I’m Not Okay is Okay! An Empathetic Return to the OfficeJun 30, 2021
- By Sophie Pinkoski
Despite the fact that restrictions are easing and economic recovery incentives are gradually bringing people back to work, we can expect the pandemic to impact us for years to come. Most significantly, according to Metlife, two in three American employers fear a mental health crisis in the next three years as we cope with the devastating psychological effects the pandemic has had on us all. In fact, there is a real fear that we are in the midst of a “pandemic of loneliness” while isolating for so long. We’re all in the same boat, suffering the same sense of loneliness in our own different ways.
For this reason, mental health in the workplace can no longer go unchecked.
Your team depends on you to lead them through adapting to a new working era they feel comfortable and safe entering.
Here are a few suggestions to supporting mental health in the office:
Sick day or working remotely? – If there’s one lesson we’ve learned from the pandemic, it’s that we can no longer allow people to come into the office when sick. Yet no matter how sensible this notion is, the fact of the matter is, there is often discomfort in discussing when to take time off work or work from home until their symptoms are resolved. Many people fear the ramifications of missing work, for fear of jeopardizing their position. In this new period, employees may have questions about when it is appropriate to take a sick day and recover and when it is expected that they work remotely. The answer may not be clear in all circumstances. Physical recovery is the goal. If that means having a lighter day or no work in the day, having a clear approach to getting well is the right conversation.
Empathy first – Just like pre-pandemic, employees face family emergencies and other challenges that require navigation with their work. In 2021, that may include new challenges with personal or direct family integration with a reopened society.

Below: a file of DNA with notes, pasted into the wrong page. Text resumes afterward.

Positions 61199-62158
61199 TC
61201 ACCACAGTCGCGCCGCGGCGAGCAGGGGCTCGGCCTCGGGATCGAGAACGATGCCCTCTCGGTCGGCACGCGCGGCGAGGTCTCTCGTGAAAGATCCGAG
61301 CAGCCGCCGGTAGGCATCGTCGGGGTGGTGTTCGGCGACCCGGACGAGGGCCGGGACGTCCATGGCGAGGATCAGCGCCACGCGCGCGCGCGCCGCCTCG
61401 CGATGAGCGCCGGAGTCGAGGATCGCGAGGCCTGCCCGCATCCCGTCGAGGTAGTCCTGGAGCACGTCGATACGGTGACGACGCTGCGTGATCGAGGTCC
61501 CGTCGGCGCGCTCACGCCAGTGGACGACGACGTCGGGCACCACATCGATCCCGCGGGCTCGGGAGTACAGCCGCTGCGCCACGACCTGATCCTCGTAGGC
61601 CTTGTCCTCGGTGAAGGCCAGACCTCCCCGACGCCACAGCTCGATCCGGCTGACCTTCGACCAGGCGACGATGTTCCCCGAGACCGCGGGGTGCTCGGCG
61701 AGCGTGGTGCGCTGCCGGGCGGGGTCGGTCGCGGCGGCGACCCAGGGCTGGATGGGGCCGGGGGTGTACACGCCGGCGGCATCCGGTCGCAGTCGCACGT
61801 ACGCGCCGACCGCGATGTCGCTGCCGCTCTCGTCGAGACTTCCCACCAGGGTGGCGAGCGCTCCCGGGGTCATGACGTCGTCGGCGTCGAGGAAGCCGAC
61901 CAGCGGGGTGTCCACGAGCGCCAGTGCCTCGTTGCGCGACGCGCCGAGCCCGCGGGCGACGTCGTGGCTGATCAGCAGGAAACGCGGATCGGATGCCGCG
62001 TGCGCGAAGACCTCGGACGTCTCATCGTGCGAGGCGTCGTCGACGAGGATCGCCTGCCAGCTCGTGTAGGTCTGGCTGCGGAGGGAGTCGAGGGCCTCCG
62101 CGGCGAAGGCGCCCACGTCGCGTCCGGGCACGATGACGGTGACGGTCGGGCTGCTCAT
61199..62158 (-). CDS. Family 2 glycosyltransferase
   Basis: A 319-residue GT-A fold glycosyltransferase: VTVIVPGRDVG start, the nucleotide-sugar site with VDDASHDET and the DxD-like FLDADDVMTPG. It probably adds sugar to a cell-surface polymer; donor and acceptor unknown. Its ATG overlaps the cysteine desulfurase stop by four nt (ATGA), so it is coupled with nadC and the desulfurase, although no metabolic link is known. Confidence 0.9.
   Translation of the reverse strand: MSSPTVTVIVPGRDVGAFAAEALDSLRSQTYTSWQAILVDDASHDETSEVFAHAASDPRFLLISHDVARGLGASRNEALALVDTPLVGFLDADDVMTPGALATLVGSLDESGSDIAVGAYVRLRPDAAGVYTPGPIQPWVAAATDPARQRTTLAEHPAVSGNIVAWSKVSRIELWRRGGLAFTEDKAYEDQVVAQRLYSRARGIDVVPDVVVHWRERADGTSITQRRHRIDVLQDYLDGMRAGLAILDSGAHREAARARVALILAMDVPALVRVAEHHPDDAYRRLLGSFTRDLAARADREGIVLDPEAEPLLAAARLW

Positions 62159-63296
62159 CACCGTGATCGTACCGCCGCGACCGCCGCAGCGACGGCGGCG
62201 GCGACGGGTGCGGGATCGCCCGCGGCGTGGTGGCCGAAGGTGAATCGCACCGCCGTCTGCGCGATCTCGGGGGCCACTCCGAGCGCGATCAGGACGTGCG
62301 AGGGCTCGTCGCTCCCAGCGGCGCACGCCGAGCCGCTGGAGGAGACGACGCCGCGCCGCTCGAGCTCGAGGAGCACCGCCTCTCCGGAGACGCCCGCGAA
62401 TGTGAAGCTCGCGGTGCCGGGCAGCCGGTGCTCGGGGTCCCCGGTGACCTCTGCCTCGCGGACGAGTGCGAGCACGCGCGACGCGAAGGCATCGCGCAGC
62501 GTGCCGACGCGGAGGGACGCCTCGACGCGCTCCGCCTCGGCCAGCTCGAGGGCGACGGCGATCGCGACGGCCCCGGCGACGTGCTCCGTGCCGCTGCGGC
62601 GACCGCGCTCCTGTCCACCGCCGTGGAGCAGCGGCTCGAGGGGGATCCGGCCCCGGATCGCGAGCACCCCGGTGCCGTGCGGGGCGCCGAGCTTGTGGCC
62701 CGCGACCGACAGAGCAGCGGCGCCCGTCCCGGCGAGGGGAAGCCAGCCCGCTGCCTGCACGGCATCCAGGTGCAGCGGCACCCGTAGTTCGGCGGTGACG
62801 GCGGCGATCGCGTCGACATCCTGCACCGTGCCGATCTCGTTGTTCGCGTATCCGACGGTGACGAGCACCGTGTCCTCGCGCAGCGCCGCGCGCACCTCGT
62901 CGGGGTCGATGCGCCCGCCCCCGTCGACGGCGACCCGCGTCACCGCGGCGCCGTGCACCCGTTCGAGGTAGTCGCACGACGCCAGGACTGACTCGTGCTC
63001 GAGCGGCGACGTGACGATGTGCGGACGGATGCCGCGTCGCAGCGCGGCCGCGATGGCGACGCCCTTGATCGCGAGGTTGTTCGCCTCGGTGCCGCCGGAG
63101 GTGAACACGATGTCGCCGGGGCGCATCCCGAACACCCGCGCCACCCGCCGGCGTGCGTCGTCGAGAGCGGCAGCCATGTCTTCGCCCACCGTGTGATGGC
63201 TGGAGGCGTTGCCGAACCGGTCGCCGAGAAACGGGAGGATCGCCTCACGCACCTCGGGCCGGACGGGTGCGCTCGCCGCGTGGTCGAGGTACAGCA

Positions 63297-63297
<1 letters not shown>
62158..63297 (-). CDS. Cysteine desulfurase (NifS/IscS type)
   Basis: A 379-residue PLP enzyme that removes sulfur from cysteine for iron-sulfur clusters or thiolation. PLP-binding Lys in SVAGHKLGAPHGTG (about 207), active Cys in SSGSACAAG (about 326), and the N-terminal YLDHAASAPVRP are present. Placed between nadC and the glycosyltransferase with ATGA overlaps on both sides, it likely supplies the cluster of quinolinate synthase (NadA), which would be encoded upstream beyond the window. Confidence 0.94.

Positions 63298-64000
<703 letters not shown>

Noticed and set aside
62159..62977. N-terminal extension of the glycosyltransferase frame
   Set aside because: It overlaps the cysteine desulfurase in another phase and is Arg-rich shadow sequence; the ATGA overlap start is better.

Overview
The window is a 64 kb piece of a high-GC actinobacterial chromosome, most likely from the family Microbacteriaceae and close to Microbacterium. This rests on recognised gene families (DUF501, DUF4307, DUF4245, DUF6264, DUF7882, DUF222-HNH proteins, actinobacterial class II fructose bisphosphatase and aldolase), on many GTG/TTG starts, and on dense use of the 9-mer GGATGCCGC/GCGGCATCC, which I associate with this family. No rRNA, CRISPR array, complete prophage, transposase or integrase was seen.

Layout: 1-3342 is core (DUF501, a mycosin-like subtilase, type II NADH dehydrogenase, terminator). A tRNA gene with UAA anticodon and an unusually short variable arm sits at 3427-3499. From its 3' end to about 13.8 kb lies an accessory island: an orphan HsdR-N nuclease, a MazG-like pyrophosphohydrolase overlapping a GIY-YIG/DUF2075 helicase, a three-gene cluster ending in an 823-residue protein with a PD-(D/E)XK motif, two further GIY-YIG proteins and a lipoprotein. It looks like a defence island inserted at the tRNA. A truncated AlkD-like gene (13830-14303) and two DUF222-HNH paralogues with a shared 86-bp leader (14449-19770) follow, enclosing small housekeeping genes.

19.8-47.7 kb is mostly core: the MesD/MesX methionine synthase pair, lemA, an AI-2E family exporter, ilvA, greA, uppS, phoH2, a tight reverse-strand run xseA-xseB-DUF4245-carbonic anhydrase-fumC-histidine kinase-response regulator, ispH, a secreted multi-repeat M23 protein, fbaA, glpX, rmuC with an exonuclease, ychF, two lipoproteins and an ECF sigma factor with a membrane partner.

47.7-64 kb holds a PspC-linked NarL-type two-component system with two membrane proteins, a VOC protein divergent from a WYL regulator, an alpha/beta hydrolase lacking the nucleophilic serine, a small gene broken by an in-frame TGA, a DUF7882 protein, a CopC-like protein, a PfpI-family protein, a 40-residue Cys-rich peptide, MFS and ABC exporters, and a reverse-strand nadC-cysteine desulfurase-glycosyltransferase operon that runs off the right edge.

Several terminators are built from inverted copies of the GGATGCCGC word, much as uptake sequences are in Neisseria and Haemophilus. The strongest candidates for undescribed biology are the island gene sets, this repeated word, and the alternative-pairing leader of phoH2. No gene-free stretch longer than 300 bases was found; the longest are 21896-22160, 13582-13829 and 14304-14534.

Start with empathy. Listen to your team members when they’re going through something and work with them from where they’re at.
This builds a relationship of trust and means your team will be more likely to share their concerns with you as they arise instead of simply burying themselves under continually mounting pressure.
Was “normal” really normal? – Many organizations have lost a great deal during the pandemic and look forward to getting back to a predictable rhythm where they can finally concentrate on achieving goals and economic recovery. What ideas do your team members have to make the organization as impactful as possible? Time away from the office has helped everyone see situations with a fresh perspective and the pandemic has given us many opportunities to experiment with innovative new ways to achieve our goals. With everything you’ve learned from that experience in mind, where are improvements possible? Try some new ways of working and evaluate whether the results are better than “the way things were done”.
Dynamic management – Checking in with your team members can be a challenging process. What was working in the remote environment that could be imported to an in-person setting? How did they feel heard? How did you know they were achieving their goals? Being back together in the office has the risk of employees feeling constantly scrutinized. Openly discuss when and how progress updates will be provided and the team member’s approach of asking for help. Keep communicating about how the new approach is serving everyone.
At the end of the day, you can help to ensure your team doesn’t become burned out. When you manage your team empathetically, they will be more open to the notion of returning to the office in a post-pandemic world.
The Hidden Toll of Remote Work, The Atlantic
Even the CEO of Zoom Says He Has Zoom Fatigue, The Wall Street Journal
Resist Old Routines When Returning to the Office, Harvard Business Review
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